Xinhua Headlines: From surviving to thriving amidst sands, Chinese city fortifies "green Great Wall"-Xinhua

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Xinhua Headlines: From surviving to thriving amidst sands, Chinese city fortifies "green Great Wall"

Source: Xinhua

Editor: huaxia

2024-06-16 23:00:32

* Through persistent efforts spanning several decades, Zhongwei in the Ningxia Hui Autonomous Region, located at the southern edge of the Tengger Desert, has reclaimed 1.5 million mu (about 100,000 hectares) out of its total 1.68 million mu of desert through afforestation.

* In addition to achieving remarkable progress in desert control, the city has leveraged its remaining 180,000 mu of desert to develop desert tourism, photovoltaic, farming and breeding industries, lifting many out of poverty and improving the livelihoods of locals.

* The city, through its innovative desert control and harnessing practices, stands as a microcosm of the country's ambitious Three-North Shelterbelt Forest Program (TSFP), initiated in 1978 to combat desertification.

YINCHUAN, June 16 (Xinhua) -- Amid the vast expanse of desert in the Shapotou scenic spot, located in northwest China's Zhongwei City, a group of students watch carefully as their tutor demonstrates the technique of paving straw checkerboard, China's remarkable method for sand control.

For these local teenagers, who were excited to receive hands-on experience in making the straw checkerboard, the desert no longer holds a monstrous image. However, for older generations, the desert once represented a life-or-death crisis, as they feared the city might be engulfed by sand.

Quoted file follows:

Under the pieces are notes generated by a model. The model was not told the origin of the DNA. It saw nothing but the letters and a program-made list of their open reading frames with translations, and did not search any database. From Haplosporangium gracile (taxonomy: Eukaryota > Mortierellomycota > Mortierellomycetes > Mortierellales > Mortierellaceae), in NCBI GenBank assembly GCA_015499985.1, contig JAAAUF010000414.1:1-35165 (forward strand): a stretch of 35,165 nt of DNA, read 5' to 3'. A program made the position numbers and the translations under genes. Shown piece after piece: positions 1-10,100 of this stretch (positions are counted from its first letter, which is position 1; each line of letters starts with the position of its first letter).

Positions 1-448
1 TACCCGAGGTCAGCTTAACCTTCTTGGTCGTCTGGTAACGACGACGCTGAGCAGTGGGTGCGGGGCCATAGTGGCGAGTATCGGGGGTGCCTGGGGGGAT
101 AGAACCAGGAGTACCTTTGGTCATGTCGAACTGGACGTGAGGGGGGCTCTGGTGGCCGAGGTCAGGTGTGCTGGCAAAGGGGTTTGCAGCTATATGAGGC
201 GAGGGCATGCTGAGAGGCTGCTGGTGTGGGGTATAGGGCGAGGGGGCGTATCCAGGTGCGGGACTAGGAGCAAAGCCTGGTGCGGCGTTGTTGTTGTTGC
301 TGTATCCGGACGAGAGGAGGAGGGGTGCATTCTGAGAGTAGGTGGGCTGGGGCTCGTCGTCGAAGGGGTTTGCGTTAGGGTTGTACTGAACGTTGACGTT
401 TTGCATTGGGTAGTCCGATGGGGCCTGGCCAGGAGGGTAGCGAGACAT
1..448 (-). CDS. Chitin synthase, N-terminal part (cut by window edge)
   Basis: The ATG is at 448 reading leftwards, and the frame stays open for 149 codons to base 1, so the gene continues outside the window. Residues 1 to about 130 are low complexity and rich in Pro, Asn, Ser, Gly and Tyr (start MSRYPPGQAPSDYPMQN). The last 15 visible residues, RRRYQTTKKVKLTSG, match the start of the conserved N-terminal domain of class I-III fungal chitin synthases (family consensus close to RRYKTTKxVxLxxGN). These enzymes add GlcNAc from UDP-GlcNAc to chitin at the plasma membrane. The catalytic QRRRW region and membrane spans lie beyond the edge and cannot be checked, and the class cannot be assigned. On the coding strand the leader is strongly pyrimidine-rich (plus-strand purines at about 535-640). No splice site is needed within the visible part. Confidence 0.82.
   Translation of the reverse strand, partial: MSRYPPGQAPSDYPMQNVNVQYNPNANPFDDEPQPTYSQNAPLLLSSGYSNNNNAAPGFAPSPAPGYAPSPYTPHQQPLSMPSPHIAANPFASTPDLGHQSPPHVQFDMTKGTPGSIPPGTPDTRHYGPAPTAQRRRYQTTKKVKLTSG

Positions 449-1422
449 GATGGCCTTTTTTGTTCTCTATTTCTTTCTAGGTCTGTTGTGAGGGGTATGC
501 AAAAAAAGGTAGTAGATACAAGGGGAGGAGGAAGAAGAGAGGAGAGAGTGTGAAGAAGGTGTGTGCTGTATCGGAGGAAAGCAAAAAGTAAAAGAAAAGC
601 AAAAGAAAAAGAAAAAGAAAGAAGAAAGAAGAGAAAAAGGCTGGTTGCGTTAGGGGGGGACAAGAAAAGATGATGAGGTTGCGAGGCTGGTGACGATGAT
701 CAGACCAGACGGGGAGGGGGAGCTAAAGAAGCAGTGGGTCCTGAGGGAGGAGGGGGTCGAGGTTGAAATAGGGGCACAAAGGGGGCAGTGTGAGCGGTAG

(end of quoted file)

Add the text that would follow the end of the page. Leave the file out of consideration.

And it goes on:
Students learn to pave straw checkerboards in the Tengger Desert in Zhongwei City, northwest China's Ningxia Hui Autonomous Region, May 31, 2024. (Xinhua/Feng Kaihua)

Through persistent efforts spanning several decades, Zhongwei in the Ningxia Hui Autonomous Region, located at the southern edge of the Tengger Desert, has reclaimed 1.5 million mu (about 100,000 hectares) out of its total 1.68 million mu of desert through afforestation. This endeavor has expanded its vegetation coverage from less than 1 percent to 42 percent at present, effectively pushing back the Tengger Desert by 25 kilometers.

In addition to achieving remarkable progress in desert control, the city has leveraged its remaining 180,000 mu of desert to develop desert tourism, photovoltaic, farming and breeding industries, lifting many out of poverty and improving the livelihoods of locals.

As the World Day to Combat Desertification and Drought approaches, it's worth taking a closer look at Zhongwei's journey from battling desertification to thriving amidst the sands.

The city, through its innovative desert control and harnessing practices, stands as a microcosm of the country's ambitious Three-North Shelterbelt Forest Program (TSFP), initiated in 1978 to combat desertification. Serving as a key focal point along the shelterbelt, Zhongwei plays a crucial role as an ecological barrier for north and northwest China, as well as the upper-middle reaches of the Yellow River.

China is among the countries most severely affected by desertification, with desertified areas primarily concentrated in the northwest, north and northeast regions, collectively known as the "three-north." To combat this challenge, China has proposed transforming the TSFP into a robust and enduring "green Great Wall" and ecological security barrier across the country's north.

An aerial drone photo taken on May 30, 2024 shows straw checkerboards paved in the Tengger Desert in Zhongwei City, northwest China's Ningxia Hui Autonomous Region. (Xinhua/Feng Kaihua)

BOLSTERING "GREEN GREAT WALL"

"When I was a primary school student, a sandstorm struck one day on my way home from school. The powerful winds blew many of my classmates into a nearby ditch, and some even lost their lives," recounted Tang Ximing, 60, a senior engineer at a state-owned forestry farm in Zhongwei.

While Ningxia is surrounded by desert on three sides, Zhongwei is the hardest-hit city, highly vulnerable to sandstorm catastrophes. In 1958, when a railway that runs through Zhongwei opened to traffic, foreign experts predicted it would be inundated by sand in less than 30 years. The railway was the country's first to run through a desert.